Rural Rajasthan is a quiet landscape with architecture so quaint and so different that one could live there and just admire it. Its not about forts, palaces and havelis, or the homes of the once rich and famous but about single chambered temples with a simple mandap in front, scattered every where yet sacred in themselves.
While the sun rises and lights up these ancient wonders into current times, while the lamps light up these otherwise silent interiors, they bring with them an aura of spiritualism far more active and prolific than what we probably have today. These once populous temples just remain historical wonders, waking us up only occasionally to their presence.
In this vast sea of stone structures, crowded with sculptural representations of an open society in ancient times, we have the deep under currents of faith ruling these miniature wonders. One of the most interesting temples, with a difference is that of Eklingji temple Kailashpuri founded by Acharya Viswaroopa, a contemporary of Adi Sankaracharya.
This in one word is "anokha" or unique. This temple is dotted with smaller single chambered temples along its walls that surround the larger temple with two floors in the center of this courtyard that gradually climbs the hillside.
Going back into those ancient days, where electricity gave way to fire torches and lamps lit the interiors, and folk songs echoed among these walls, the ambiance appeared almost magical. As we step into this wondrous world of dancing flames in the wind, throwing shadows of sculptures on the walls and almost bringing them alive, the drums beat reverberating through the walls and the bells ring as the flame goes up in arti, we witness a spectacle of divinity that touches our souls. Deep within the garbha griha, are the sparkling eyes of a Shiva linga, comprised of four faces each in a cardinal direction.
Silent cool pillared halls lead into this deep chamber that hosts one of the most spectacular icons of divinity. Covered by a gold triple parasol, we have all of the Gods residing within. The flames flicker on, lighting up the face of Surya to the east, Vishnu to the North, Brahma to the west and Rudra to the south, all carved into a sacred black marble stone. Decorated with precious stones that shine through like the cosmos itself, the lingam is striking, with the eyes of divinity capturing us, our senses, our minds, leaving us helpless and swollen with an emotional high of bhakti in its purest form. As we circle around this icon of divinity on earth, all forms of the Lord locked into the linga peetha, we are met with the most powerful and profound symbol of all. A sacred yantra crowns their heads, powerful and divine that rules the faith of people who visit this enchanting temple. Surrounding this divine form, resting within their niches are Parvati, Ganesha and Karthikeya.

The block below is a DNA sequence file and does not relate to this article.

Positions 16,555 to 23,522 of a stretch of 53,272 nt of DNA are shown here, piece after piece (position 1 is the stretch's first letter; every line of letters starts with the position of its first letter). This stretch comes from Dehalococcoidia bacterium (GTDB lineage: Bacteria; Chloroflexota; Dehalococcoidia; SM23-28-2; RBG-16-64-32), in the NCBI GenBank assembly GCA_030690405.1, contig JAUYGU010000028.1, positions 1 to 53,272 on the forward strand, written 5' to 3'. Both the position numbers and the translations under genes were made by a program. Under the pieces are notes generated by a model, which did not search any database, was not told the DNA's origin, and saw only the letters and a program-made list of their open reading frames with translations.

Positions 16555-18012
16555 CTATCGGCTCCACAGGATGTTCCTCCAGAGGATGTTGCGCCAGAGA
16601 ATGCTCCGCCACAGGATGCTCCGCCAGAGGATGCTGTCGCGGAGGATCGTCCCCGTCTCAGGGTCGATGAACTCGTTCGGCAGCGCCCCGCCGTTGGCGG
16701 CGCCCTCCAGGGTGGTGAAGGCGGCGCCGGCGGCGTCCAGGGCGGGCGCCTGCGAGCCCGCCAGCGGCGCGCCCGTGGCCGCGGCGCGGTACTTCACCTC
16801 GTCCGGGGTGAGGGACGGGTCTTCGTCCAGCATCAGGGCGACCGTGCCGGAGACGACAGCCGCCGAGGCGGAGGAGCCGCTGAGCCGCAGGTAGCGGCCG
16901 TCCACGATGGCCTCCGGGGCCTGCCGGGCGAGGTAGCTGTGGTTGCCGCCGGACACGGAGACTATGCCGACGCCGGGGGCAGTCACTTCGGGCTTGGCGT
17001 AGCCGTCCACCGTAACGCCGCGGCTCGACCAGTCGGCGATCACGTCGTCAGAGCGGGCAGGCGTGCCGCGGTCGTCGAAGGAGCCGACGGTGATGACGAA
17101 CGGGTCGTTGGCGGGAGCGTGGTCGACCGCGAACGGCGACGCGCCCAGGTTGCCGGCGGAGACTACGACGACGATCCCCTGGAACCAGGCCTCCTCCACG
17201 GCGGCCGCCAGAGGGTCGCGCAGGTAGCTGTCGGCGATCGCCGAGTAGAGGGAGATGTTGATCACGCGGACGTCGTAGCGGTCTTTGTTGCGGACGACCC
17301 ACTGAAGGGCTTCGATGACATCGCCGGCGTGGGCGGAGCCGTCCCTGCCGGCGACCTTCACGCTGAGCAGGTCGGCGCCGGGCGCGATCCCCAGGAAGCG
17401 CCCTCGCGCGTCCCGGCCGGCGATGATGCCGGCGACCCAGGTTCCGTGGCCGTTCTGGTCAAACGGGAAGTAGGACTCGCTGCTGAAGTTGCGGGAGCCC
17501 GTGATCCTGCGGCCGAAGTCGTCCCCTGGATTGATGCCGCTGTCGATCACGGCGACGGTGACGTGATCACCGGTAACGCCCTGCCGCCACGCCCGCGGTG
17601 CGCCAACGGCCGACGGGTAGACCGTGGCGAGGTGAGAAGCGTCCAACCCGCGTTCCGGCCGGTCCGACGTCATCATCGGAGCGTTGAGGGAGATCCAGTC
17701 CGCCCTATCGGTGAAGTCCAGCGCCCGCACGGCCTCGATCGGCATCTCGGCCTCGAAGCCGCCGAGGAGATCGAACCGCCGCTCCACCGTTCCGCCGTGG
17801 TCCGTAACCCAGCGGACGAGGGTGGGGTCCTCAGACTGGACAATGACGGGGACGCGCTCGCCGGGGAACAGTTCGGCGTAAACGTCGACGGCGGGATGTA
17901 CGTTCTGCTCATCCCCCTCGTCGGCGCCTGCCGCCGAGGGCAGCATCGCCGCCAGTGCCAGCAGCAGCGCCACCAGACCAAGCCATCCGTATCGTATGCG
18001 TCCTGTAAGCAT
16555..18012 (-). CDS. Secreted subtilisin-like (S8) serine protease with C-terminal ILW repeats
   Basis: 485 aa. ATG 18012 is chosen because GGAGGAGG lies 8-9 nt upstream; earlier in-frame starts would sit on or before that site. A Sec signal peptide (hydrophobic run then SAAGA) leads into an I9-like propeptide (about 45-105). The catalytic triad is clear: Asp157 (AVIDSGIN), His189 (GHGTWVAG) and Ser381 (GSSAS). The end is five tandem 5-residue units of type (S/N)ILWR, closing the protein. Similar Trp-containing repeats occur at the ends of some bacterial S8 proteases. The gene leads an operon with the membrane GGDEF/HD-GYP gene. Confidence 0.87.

This chamber brings alive a phenomenon, in a symbolic form. The black marble represents the cosmos, the universe itself, created and preserved by the very forms who reside within the linga, each eye glowing and sparkling waking us to that which is beyond. At its crown lies the power of the yantra, that which defines the nature of this power that has created the universe and controls it. The unique element of this yantra is that it is not embedded deep within the idol but out in the open, present for us to see, a very unique feature uncommon in Indian temples.
This linga is a reminder, that Brahma, Vishnu and Surya are a part of a larger whole, the apex of which is the divine form of Lord Shiva, embedded within the yantra, that is sacred and has been preserved through generations for worship. Indeed, with the vastness of the cosmos proliferating with life, there is indeed just one force that controls it all - Eklingji Shiva who protects all and is not just the guardian deity of the Maharanas of Mewar.